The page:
Left-Wing Religious Fanatics

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Volokh furtively places a headline about religious fanatics over a post about the National Council of Churches' advocacy for environmental concerns. He waits until the end to bring it back to the headline's subject, but he's absolutely right. If it's wrong to use religious motivations to support laws, then it's wrong for the National Council of Churches to be a voice amid those that should influence law. I think this is a reductio of such a principle. The founders advocated laws against murder on the basis of religious principles. Is that wrong? Whatever the Constitution requires in religion-state relations, it doesn't require the absence of religious considerations in people's motivations for laws. Yet there's a double standard when conservative religious groups advocate laws, since no opposition ever surfaces with liberal religious groups that do so.

Update: Oops. I forgot the link. Here it is.

5 Comments

Any group (religious or secular) may argue for a particular political position. The crucial point is that their arguments must be secular.

I'd be no more inclined to allow "God wants clean air" arguments to influence public policy then I would to allow "God wants us to ban abortions", etc.

I disagree with you. If we followed your advice, we'd need to throw out the Constitution, which was based on Christian principles even if the primary leaders of those who crafted it weren't really Christians. The religious arguments aren't going to convince secular people, but I see no reason to ban them from influencing the thought of the people who are voting and the thought of the people they're voting for. The first amendment certainly doesn't prevent this sort of thing, at least if you go by intent, since the very people who crafted it had religious motivations for wanting it in the first place.

Also, religious arguments aren't as crass as the two you gave (which raise epistemological questions about coming to the knowledge of what God wants). They sometimes have their foundation in principles not everyone will agree with (e.g. the personhood of a fetus) that the people advancing the cause happen to believe, but that doesn't mean it's as basic as "God hates abortion, so we should stop it". Along the way there are other intermediate conclusions that secular people can, and in many cases do, affirm. I think an argument against abortion can be made on secular premises, and that would be why a secular person might oppose it. That doesn't mean it's wrong for me to oppose it on grounds having to do with revealed spiritual principles in scripture.

Fair enough, I must concede that as a non-American (I live in New Zealand) I'm not particularly concerned about matters to do with your constitution & its various amendments.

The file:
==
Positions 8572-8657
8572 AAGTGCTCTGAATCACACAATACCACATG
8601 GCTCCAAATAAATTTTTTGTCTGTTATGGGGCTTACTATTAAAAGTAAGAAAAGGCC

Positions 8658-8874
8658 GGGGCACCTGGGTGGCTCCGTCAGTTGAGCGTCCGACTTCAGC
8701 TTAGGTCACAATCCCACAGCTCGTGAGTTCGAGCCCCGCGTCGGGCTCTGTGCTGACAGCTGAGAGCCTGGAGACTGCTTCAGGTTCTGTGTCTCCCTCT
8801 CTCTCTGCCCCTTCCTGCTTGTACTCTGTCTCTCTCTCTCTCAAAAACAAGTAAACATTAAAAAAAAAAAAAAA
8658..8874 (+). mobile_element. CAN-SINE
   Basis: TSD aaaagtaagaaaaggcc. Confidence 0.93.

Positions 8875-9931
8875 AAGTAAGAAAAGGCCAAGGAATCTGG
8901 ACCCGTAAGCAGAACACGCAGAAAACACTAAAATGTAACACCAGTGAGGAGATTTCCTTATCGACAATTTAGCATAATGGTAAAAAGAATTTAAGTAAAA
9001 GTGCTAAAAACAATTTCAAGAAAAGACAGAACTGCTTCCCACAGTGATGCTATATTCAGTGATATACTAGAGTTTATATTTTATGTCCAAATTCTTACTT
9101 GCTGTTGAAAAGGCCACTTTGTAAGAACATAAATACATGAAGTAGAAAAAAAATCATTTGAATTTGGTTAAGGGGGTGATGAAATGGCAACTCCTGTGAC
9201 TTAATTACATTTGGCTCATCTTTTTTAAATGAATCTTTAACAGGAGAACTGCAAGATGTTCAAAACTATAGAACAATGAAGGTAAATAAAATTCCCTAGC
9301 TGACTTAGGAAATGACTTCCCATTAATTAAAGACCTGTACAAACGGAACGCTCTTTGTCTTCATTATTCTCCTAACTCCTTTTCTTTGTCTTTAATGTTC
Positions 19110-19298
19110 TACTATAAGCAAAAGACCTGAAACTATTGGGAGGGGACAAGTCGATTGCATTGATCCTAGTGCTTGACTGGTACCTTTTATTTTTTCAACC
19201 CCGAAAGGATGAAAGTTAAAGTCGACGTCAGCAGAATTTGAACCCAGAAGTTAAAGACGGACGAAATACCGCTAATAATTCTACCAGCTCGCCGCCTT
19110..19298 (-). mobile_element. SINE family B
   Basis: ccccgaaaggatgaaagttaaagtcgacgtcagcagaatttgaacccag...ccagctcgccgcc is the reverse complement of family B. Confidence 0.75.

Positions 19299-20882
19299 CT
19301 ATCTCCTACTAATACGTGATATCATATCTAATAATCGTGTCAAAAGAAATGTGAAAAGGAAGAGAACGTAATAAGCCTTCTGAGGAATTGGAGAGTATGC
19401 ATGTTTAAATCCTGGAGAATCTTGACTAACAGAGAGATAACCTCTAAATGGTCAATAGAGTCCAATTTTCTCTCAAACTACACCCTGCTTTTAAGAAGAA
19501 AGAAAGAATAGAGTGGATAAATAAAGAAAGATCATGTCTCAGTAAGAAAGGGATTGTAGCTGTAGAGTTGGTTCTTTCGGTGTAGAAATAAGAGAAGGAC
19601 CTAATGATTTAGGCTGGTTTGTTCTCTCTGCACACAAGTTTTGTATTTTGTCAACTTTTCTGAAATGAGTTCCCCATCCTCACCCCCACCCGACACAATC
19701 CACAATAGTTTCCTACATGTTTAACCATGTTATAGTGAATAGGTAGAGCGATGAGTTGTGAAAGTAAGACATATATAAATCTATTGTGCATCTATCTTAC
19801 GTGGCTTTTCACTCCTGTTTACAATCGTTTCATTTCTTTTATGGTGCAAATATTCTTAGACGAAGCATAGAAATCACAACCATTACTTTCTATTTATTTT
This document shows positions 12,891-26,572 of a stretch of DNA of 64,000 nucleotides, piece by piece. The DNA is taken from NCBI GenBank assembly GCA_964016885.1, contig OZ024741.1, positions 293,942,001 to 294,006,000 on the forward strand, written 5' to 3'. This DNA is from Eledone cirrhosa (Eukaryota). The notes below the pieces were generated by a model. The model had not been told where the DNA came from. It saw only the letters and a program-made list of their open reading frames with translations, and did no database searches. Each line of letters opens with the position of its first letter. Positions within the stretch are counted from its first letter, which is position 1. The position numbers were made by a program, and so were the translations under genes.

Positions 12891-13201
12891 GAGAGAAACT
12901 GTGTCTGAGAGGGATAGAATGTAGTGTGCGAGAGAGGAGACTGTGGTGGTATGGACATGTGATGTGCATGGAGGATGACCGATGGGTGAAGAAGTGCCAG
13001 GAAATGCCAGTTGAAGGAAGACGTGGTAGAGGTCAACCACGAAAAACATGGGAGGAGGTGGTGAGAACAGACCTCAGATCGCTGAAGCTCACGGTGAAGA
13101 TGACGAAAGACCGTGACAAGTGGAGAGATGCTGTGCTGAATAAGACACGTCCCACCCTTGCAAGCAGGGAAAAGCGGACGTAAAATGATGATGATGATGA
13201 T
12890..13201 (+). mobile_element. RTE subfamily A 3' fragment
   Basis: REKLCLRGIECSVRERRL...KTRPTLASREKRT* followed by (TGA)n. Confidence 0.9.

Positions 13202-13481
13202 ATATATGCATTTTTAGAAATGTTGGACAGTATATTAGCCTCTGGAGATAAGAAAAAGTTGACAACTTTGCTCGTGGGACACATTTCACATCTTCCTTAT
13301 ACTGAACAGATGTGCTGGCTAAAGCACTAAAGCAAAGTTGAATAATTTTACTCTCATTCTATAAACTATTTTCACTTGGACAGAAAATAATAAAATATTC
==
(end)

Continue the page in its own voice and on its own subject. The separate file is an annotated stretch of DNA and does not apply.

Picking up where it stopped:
But, as a general principle, I do think it inappropriate for overtly religious beliefs to stand as premises in an argument about (secular) politics.

The example you give about the 'personhood' of a foetus is (prima facie) perfectly secular, so it is quite acceptable. Problems would only arise if public advocates sought to support it by appealing to overtly religious considerations (eg what the bible says, or what god has "revealed" to certain special someones), or unnecessarily restricting a general notion (such as 'personhood') to certain religious specifications (such as 'ensouled').

[An individual's reasons for accepting a secular premise may be religious, as you point out. I do not have any problem with this, and to oppose it would be ridiculous and unenforcable anyhow - the internal motivations of others are inscrutible. That does not mean we should encourage public demagogues to engage in such rhetoric.]

I do not expect to change your mind, however. I just wanted to point out that a principled liberal position can avoid the "double standard" you complain of, even if our answer heads in the opposite direction to yours.

Oh, I should clarify that I am NOT advocating any sort of coercive restrictions on free speech or public advocacy here.

I'm recommending social, rather than legal, disapproval.

So I wouldn't try to make you throw out your consistution anyway. Nor would I throw priests in jail for lobbying abortion issues (do I really need to say this!?). I just think overtly religious arguments should be "frowned upon", is all. And then ignored ;)

Oh, I'm aware that a principle liberal position can avoid the double standard. I just don't think the average American liberal does so. I think you're more willing to consider these arguments secular than the average American liberal, who seems to think that personhood of a fetus simply is a religious premise, figuring that no one would think such a thing without being told it by a religious authority. It's somewhat rare when I see an American liberal admitting that someone can hold these views on philosophical grounds, and this is true even among philosophers.

It's even harder to find an American liberal who admits this with the homosexuality issue, especially among philosophers (even though there's a strong natural law tradition in the history of the subject, one not basing any of its conclusions on biblical texts). The view I can respect is the view that such secular grounds aren't convincing upon close examination. I don't have much patience for those who simply say that it's not a secular reason at all.

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